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Understanding Dog Aggression

Types of Dog Aggression

There are several types of dog aggression: Defensive or fear-based aggression, dominance aggression, possessive and territorial aggression, intra-sexual (male-to-male or female-to-female) or parental.  A dog may show more than one type of aggression.

· Dominance aggression.  Your dog may think that she is the alpha dog.  There are dogs that have a greater predisposition for asserting themselves as predators.  Male dogs and certain breeds have a greater tendency toward asserting their dominance over their territory, other dogs and people. The solution for this kind of dog is to get control quickly and establish your leadership through training.

· Fear-based aggression.  Dogs that are physically abused will build fear of that person and may react with defensive aggression one day.  A fear-based aggressive dog will usually display submissive body language but may snap if cornered and will often bite at people who turn and walk away.

· There are at least two normal causes of aggressive behavior and even biting.  One is maternal protection of pups by the mom, and another is sibling rivalry.  Here, the best advice is to properly socialize your dog at a very early age, to people as well as to other dogs.  Sometimes, hormonal medication will effectively treat the aggression in these dogs.

· Territorial and Possessive aggression.  A dog may be territorially aggressive over certain objects such as her bed, her home and her food bowl.  Establishing your leadership and counter-conditioning this dog are essential.  It is important to begin this training at a very early age.

What You Can Do When Your Dog Is Aggressive

When trying to deal with your dog’s aggressive behavior, one of the first steps is to make sure there are no medical problems you are not aware of.  There is a chance that a health problem is responsible for your dog’s aggressive behavior.  So, check with your veterinarian before you rule this one out.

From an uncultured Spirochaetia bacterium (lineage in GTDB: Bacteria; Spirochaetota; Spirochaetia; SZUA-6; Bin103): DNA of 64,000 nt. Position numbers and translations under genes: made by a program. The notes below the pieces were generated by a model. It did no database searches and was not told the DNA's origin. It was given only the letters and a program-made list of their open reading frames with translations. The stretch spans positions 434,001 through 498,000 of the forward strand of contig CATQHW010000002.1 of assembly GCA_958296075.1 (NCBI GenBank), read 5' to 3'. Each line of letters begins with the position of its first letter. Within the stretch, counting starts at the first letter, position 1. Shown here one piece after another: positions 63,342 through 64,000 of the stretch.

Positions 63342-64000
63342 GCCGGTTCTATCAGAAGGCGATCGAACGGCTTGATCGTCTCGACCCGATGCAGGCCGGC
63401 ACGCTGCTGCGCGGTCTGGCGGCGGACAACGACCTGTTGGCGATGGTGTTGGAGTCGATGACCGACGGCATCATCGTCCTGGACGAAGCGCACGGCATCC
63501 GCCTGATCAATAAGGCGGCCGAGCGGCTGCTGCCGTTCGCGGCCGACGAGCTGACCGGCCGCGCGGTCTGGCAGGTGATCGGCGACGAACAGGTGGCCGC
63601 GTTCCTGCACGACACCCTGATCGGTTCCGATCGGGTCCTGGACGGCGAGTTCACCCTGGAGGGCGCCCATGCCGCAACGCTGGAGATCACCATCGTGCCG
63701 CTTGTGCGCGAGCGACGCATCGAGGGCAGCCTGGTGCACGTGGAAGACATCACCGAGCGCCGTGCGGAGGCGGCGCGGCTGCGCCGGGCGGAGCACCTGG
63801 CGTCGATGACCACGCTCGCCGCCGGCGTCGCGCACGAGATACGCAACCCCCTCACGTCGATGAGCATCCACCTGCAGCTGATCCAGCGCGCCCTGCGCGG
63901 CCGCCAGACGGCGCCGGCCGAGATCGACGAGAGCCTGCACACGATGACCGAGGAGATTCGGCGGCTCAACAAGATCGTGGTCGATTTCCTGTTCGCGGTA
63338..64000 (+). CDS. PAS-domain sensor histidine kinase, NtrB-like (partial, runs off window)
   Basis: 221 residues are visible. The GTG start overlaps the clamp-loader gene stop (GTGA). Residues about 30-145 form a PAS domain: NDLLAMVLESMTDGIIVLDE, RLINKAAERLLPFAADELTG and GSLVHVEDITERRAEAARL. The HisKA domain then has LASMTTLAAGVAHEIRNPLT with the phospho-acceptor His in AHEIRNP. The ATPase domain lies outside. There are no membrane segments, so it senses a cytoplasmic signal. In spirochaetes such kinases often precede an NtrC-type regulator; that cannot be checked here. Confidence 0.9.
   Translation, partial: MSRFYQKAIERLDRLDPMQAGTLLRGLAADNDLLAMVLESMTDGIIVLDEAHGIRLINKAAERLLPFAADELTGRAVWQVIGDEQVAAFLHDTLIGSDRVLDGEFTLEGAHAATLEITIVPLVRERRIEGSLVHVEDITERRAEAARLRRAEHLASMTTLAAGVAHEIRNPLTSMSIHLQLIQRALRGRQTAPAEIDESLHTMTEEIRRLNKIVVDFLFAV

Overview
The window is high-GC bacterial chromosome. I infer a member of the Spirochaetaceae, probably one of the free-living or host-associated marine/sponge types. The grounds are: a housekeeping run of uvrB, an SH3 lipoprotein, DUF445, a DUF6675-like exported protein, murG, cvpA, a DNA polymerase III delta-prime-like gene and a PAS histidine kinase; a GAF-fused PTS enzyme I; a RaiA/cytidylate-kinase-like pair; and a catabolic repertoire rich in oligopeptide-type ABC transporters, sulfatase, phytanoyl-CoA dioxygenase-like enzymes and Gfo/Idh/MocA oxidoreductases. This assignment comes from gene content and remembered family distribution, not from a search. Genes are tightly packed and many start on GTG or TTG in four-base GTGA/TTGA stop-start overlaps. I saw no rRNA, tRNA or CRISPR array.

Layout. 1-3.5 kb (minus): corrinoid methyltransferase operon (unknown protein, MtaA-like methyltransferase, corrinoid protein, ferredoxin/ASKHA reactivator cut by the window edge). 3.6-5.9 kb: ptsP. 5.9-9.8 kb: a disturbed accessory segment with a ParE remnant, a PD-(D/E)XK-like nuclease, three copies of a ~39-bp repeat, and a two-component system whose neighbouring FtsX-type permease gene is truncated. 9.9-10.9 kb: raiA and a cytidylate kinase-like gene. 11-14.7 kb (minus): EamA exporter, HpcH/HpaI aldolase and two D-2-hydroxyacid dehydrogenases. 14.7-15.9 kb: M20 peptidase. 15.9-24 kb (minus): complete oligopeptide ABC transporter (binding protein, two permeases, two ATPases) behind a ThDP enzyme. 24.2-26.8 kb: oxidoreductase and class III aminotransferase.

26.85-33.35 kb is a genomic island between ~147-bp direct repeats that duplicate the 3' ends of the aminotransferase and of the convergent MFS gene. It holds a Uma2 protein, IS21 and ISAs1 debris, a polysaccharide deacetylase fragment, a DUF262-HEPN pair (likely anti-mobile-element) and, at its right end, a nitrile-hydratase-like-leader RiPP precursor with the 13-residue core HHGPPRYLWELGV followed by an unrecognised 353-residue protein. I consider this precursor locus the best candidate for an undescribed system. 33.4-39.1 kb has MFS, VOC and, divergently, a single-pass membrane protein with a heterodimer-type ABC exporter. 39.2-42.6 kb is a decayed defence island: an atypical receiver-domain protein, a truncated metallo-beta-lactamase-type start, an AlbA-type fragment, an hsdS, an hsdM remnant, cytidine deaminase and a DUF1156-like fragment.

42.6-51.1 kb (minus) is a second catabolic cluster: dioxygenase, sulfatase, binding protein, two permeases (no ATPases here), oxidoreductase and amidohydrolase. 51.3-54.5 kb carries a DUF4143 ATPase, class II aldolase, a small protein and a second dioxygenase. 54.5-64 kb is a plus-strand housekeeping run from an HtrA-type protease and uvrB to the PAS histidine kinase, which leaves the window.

Whatever you do, take precautions.  Keeping everyone safe is your main concern.  Since you are responsible for your dog’s behavior, it would be a good idea to confine her, leash her or restrict your dog’s activities until you have found a way to deal with the problem.  If you feel that you can not control your dog or if you’re afraid that your dog may bite someone then it’s better that she wears a muzzle.  Remember, these are only temporary measures until you can get professional dog training help.

If you can identify the situations that cause most of your dog’s aggressive behavior then you should avoid them at least for the time being.  Exposing your dog to situations where she is more likely to show aggression will work against you.

You can spay or neuter your dog.  Hormones are known to contribute to aggressive tendencies in intact dogs so it’s more likely for them to show some kind of aggressive behavior.

Aggressive Dog Treatment

Get professional help.  An aggression problem will not go away by itself.  Treatment is best handled by a professional dog trainer who has a lot of experience working with aggressive dogs.  You wouldn’t want to hire any dog trainer who is poorly qualified or anyone who uses excessive force and punishment in order to correct an aggressive dog.

Punishment won’t help, in fact, it will make the problem worse.  In most cases, the use of punishment will either challenge your dog’s dominant position or make her more fearful, and therefore more aggressive.  It will help escalate the aggressive behavior and is more likely to result in a bite or a severe attack.

Most aggressive dogs can be retrained under the right circumstances.  However, before you start a program to correct an aggressive dog, you must realize that there is a chance your dog may never be trustworthy around other people or children and may bite if provoked. Consult veterinarians or animal behaviorists for their opinions about whether your dog can be rehabilitated or should be put down. *

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